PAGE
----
When Dr.Joseph arrived, his CAO Monique Felder was not a fan of the curriculum, partially due to it being adopted prior to her arrival, and shoved it to the back burner. Her knowledge on literacy is still debated, what’s clear is she didn’t understand systems, and so nothing was adequately implemented to adequately substitute for Journeys. Felder then brought in Barara Lashley to head up literacy efforts.
Lashley may have understood systems but by all accounts, she didn’t understand literacy. Journeys was reduced to a resource material and a scope and sequence was created. Both had strong material, as well as some not so strong elements. Soon the scope and sequence was reduced to resource material as well.
As a result of this lack of clear direction, a patchwork quilt of literacy instruction has flourished through the district – each school employing a strategy of its own making. An example being, some schools use TLA’s some avoid them like the plague. Some may view this as the way it should be, maybe, but at the very least, it doesn’t contribute to a culture of equity.
Over the last several years the national education reform movement has begun to shift its focus to curriculum. The creation of a national curriculum was always an unstated goal of the implementation of Common Core, despite public denials by its proponents.
In 2017, the Chiefs for Change produced a brief that laid out a path for curriculum control. Scattered throughout the brief are elements that have been incorporated into the recently proposed Tennessee Reading Bill.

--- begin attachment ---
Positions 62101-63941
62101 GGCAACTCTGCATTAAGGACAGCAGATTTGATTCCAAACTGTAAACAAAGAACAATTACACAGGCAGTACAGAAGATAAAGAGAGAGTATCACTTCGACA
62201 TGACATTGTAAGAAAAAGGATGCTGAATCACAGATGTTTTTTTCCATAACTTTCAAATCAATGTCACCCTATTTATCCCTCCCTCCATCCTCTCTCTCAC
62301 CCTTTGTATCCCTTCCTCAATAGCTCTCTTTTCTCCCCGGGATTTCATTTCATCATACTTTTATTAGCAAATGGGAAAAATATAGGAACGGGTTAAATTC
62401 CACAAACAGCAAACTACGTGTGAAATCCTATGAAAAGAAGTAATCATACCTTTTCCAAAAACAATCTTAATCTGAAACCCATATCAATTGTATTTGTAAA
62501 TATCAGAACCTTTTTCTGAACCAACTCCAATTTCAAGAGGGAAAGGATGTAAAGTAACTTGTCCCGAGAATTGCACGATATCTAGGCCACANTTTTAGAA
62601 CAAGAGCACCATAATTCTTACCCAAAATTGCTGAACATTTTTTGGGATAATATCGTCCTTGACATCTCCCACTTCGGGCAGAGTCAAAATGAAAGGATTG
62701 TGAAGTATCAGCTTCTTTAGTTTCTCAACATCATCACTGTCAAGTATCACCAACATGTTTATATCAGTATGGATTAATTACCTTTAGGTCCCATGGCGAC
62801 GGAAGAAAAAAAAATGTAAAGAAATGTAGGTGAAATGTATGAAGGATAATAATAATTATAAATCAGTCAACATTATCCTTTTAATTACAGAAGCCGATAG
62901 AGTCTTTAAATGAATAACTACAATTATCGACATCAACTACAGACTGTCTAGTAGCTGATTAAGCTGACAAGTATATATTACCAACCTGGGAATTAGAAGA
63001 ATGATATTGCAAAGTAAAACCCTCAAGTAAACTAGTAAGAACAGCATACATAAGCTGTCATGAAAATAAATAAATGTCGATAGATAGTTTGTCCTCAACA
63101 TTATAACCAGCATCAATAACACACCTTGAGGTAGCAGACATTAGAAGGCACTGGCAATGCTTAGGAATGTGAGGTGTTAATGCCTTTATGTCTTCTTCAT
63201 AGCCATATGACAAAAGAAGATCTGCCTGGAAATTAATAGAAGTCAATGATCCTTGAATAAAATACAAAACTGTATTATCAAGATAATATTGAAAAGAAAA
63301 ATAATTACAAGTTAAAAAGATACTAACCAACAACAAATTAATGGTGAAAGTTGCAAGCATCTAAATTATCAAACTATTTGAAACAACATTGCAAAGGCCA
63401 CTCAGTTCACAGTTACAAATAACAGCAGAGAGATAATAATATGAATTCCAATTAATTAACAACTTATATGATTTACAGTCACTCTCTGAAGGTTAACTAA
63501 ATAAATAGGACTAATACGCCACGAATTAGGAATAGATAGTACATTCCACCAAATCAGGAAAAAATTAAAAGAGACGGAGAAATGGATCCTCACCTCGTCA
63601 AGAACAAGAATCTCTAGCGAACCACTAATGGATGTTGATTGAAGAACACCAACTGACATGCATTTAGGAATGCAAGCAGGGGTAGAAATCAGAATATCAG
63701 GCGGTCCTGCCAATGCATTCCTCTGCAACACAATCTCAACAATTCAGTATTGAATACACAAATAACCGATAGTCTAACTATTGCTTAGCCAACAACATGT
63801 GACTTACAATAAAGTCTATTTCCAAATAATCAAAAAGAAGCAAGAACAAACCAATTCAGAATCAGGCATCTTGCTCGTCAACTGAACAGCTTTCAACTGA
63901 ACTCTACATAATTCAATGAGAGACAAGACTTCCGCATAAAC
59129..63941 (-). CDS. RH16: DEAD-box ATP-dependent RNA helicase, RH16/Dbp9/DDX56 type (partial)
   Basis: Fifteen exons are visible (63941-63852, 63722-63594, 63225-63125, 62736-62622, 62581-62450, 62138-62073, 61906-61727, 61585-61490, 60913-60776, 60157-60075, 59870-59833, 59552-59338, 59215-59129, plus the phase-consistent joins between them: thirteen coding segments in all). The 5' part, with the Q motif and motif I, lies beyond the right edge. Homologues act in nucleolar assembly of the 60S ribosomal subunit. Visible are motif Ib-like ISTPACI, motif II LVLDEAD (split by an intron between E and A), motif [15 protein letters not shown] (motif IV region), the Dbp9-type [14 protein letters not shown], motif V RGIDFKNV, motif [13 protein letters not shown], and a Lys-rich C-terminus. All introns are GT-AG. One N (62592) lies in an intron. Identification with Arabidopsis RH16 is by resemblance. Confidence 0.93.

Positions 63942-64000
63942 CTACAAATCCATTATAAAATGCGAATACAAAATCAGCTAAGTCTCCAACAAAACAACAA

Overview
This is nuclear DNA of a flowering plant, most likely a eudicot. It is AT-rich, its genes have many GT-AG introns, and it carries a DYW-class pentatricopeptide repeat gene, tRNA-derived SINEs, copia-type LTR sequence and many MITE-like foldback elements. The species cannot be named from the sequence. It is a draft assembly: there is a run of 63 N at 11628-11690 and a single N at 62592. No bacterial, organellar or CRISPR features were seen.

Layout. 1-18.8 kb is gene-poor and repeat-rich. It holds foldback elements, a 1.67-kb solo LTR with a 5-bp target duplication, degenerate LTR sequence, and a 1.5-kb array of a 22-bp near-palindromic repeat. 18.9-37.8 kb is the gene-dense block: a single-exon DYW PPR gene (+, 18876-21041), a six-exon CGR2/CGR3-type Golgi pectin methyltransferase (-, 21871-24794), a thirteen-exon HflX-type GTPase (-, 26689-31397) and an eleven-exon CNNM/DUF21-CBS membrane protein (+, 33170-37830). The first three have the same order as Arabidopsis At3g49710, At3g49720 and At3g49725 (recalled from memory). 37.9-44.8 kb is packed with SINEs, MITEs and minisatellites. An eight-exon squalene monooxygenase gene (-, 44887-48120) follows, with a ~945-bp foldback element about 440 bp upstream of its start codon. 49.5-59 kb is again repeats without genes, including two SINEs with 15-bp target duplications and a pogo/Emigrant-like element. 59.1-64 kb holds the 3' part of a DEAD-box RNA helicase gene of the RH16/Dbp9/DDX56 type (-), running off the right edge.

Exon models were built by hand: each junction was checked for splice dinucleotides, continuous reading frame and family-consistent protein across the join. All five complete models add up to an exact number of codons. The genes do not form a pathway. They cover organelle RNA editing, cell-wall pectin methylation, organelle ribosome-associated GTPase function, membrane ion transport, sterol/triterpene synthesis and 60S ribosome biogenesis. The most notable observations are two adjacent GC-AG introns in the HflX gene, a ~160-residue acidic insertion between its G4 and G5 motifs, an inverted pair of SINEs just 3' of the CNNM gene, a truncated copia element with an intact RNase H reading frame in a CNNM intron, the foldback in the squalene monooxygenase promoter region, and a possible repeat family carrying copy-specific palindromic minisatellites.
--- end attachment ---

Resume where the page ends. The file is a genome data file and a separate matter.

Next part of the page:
In their paper the Chiefs recognize an opportunity,
The clear disconnect, however, between research and reality also presents a clear opportunity for action. Higher expectations for students (the standards), along with new technologies that enable economies of scale and new policy structures (such as the emphasis on evidence of effectiveness in ESSA), present a window in time that state and district leaders can leverage to:
- Develop content-rich, high-quality curricular frameworks and materials that match the new standards and are scalable; and
- Develop a set of policies that incentivizes adoption by school districts, researches their impact on student learning, and scales the use of the materials statewide.
They go on to recognize the difficulty of the challenge. Little things like, “a dominant ideology in academe about the right way to prepare new teachers, the deep-rooted political controversy over how to interpret and teach subjects like social studies and science, and American norms that favor teacher autonomy and local control” will need to be overcome, but they’ve got a plan.
There’s a lot worth quoting out of this brief, but my favorite comes around messaging,